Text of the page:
Implications and Future Research

Tracking the dye’s movements revealed turbulence-driven upwelling along the slope of the canyon, confirming Ferrari’s proposed resolution of the paradox with direct observations for the first time. Not only did the team measure upwelling along the canyon’s slope, that upwelling was much faster than Munk’s 1966 calculations predicted.

Where Munk inferred a global average of one centimeter per day, measurements at Rockall Trough found upwelling proceeding at 100 meters per day. Additionally, the team observed some dye migrating away from the canyon’s slope and toward its interior, suggesting the physics of the turbulent upwelling were more complex than Ferrari originally theorized.

“We’ve observed upwelling that’s never been directly measured before,” said Wynne-Cattanach. “The rate of that upwelling is also really fast, which, along with measurements of downwelling elsewhere in the oceans, suggests there are hotspots of upwelling.”

Alford called the study’s findings “a call to arms for the physical oceanography community to understand ocean turbulence a lot better.”

Wynne-Cattanach said that it was a huge honor for her, as a graduate student, to lead a project that represents the culmination of decades of work from scientists across the field with such prominent researchers as collaborators. Based on the team’s preliminary findings, Wynne-Cattanach became the first student to be invited to speak at the prestigious Gordon Research Conference on Ocean Mixing in 2022.

The next step will be to test whether there is similar upwelling in other submarine canyons around the world. Given the canyon’s unremarkable features, Alford said it seems reasonable to expect the phenomenon to be relatively common.

If the results hold true elsewhere, Alford said global climate simulations will need to begin explicitly accounting for this type of turbulence-driven upwelling at ocean floor topographical features. “This work is the first step to adding in missing ocean physics to our climate models that will ultimately improve the ability of those models to predict climate change,” he said.

The route to improving the scientific understanding of ocean turbulence is two-fold, according to Alford. First, “we need to be doing more high-tech, high-resolution experiments like this one in key parts of the ocean to better understand the physical processes.” Second, he said, “we need to be measuring turbulence in as many different places as possible with autonomous instruments like the Argo floats.”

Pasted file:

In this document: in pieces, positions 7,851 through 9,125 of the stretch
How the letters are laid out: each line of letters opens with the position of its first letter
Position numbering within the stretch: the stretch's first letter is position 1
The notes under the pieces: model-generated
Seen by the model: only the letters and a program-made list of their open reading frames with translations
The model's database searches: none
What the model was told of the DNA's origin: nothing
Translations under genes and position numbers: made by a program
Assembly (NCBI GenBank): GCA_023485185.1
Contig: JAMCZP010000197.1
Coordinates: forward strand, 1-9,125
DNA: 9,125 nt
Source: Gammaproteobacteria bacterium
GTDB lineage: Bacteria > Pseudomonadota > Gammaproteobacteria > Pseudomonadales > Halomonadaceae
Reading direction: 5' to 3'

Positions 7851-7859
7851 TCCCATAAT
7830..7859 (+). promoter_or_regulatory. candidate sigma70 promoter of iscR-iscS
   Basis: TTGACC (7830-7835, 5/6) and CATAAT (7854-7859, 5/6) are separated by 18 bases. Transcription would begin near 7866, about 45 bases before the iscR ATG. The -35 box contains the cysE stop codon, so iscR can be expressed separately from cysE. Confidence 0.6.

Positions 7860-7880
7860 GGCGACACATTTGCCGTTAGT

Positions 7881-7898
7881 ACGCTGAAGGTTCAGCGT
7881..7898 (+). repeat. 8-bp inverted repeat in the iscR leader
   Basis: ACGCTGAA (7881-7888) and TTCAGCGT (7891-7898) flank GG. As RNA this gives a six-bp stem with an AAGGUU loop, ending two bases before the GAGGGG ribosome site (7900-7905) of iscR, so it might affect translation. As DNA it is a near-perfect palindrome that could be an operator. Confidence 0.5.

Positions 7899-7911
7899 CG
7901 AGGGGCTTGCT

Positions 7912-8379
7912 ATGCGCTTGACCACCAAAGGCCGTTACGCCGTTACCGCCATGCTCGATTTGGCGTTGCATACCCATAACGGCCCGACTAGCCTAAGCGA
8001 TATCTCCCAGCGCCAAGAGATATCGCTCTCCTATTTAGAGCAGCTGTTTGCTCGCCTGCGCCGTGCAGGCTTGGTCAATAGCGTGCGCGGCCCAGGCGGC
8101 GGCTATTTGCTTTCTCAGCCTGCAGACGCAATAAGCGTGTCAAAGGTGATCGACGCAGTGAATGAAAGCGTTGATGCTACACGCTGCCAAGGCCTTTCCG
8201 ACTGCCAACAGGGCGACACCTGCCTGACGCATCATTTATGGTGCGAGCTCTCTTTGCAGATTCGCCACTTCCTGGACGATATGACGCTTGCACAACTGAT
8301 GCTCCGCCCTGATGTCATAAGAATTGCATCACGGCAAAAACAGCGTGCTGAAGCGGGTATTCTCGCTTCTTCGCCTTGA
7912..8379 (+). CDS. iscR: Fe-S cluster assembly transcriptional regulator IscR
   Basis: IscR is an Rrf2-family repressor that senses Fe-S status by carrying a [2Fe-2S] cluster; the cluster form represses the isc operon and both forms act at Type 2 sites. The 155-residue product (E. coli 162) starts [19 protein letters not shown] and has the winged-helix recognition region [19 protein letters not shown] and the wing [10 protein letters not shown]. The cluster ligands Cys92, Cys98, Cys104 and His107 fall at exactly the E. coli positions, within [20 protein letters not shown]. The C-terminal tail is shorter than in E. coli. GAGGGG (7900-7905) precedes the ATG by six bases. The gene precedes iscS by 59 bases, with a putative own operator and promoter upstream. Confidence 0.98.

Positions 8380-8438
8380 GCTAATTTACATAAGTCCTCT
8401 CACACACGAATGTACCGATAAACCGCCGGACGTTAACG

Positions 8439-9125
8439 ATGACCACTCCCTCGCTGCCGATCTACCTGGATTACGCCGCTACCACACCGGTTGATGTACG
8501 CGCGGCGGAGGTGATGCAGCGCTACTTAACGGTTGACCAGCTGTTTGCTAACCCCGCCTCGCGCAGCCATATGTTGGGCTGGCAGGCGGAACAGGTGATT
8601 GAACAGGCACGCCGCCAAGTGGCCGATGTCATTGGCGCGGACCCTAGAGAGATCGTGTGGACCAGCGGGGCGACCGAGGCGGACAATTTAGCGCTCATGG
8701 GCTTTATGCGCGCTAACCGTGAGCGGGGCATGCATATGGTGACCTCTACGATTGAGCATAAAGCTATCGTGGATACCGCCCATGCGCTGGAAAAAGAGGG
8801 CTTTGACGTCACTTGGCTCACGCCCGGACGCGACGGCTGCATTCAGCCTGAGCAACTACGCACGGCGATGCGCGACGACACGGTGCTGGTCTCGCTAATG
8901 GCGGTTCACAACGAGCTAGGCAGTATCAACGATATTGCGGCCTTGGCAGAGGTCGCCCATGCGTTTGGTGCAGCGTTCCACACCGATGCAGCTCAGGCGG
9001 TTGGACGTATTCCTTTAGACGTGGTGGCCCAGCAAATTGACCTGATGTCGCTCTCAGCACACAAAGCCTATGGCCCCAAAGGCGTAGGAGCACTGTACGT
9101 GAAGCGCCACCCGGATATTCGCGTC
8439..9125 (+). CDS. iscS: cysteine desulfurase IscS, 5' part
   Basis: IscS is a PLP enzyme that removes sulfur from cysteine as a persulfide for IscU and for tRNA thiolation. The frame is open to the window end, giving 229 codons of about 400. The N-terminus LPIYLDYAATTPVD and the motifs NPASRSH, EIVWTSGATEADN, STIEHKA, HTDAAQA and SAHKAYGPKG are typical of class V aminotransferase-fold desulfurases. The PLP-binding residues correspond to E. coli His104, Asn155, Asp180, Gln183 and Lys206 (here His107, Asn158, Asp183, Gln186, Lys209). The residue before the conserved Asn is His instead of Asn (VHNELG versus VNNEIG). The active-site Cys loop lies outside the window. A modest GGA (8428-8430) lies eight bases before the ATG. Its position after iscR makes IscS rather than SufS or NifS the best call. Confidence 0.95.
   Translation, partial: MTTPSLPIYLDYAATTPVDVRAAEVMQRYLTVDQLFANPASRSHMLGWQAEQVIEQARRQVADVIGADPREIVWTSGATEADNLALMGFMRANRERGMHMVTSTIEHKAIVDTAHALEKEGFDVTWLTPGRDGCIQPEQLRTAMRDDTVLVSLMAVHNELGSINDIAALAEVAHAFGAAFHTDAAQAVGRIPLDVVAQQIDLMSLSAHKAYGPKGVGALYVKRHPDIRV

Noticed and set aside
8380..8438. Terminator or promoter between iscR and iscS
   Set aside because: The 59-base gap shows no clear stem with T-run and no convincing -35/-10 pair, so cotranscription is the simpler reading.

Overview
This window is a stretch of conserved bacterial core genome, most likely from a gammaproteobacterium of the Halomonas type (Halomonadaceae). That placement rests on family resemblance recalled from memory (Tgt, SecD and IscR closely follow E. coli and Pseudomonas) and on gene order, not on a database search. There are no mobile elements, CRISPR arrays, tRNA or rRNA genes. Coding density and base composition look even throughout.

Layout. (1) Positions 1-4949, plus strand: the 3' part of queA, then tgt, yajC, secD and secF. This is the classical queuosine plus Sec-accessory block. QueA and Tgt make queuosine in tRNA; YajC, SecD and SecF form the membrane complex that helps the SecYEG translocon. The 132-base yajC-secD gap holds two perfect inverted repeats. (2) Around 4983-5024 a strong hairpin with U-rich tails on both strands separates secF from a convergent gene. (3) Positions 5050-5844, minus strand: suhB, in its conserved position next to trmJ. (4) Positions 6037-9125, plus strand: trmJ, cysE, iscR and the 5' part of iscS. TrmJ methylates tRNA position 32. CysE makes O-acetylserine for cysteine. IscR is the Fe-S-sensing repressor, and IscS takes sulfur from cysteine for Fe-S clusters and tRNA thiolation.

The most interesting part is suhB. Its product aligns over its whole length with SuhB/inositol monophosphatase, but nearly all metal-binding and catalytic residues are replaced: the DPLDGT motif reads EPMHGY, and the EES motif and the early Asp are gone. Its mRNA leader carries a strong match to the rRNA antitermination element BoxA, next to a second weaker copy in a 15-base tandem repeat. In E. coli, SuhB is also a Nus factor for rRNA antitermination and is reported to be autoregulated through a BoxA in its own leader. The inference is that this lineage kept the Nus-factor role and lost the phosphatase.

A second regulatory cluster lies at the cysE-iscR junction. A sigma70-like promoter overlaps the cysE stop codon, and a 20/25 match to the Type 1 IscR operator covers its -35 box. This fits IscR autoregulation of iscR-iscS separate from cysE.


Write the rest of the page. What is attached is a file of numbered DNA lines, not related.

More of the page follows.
The researchers are already in the process of conducting a similar dye-release experiment just off the coast of the Scripps campus in the La Jolla submarine canyon.

Reference: “Observations of diapycnal upwelling within a sloping submarine canyon” by Bethan L. Wynne-Cattanach, Nicole Couto, Henri F. Drake, Raffaele Ferrari, Arnaud Le Boyer, Herlé Mercier, Marie-José Messias, Xiaozhou Ruan, Carl P. Spingys, Hans van Haren, Gunnar Voet, Kurt Polzin, Alberto C. Naveira Garabato and Matthew H. Alford, 26 June 2024, Nature.
DOI: 10.1038/s41586-024-07411-2

2 Comments on "Ocean Paradox: New Data Challenges Decades-Old Science"

  1. Clyde Spencer | June 28, 2024 at 10:01 am | Reply

    “In particular, the return of cold water from the deep ocean to the surface through upwelling has been theorized and inferred but never directly measured.”

    That is a surprising claim. The Monterey Bay Aquarium (along with many others), which sits at the head of the namesake submarine canyon, has been monitoring intake water upwelling from the canyon for decades. They monitor temperature, oxygen levels, and pH. Their data reflects rapid changes in the monitored characteristics, which would not be possible without turbulence and velocities much higher than one centimeter per day. It seems that oceanographers and climatologists just haven’t been paying attention.

    An interesting and important consequence of this confirmational study is that far more CO2 is probably being delivered to the atmosphere than is generally assumed — like 10,000X as much in upwelling areas! This higher level of implied out-gassing raises serious questions about the numbers used for the Carbon Cycle, which is the basis for mass-balance equations that are used to ‘prove’ that humans alone are responsible for the increase in atmospheric CO2. I have long suspected that those responsible for documenting the Carbon Cycle might have been swayed by mass-balance arguments to adjust ocean CO2 fluxes to arrive at numbers that support the paradigm of anthropogenic influences. That is, anthro’ emissions are known fairly accurately because taxes have to be paid by producers of fossil fuels. On the other hand, the oceans are so vast and variable that most numbers are SWAGs at best. Therefore, to get closure on the mass-balance equations, the temptation to adjust those ocean SWAGs might have been irresistible. This should definitely be followed up because of the importance of assumptions that appear to be poorly supported.

  2. Craig Michael Vandertie | June 30, 2024 at 7:22 am | Reply

    My only regret is it was done by those Crazies from CA.

    Scripps has their noses into far too much such as a data source and television broadcasting and like Comcast they have no clue as how to provide adequate service in either case.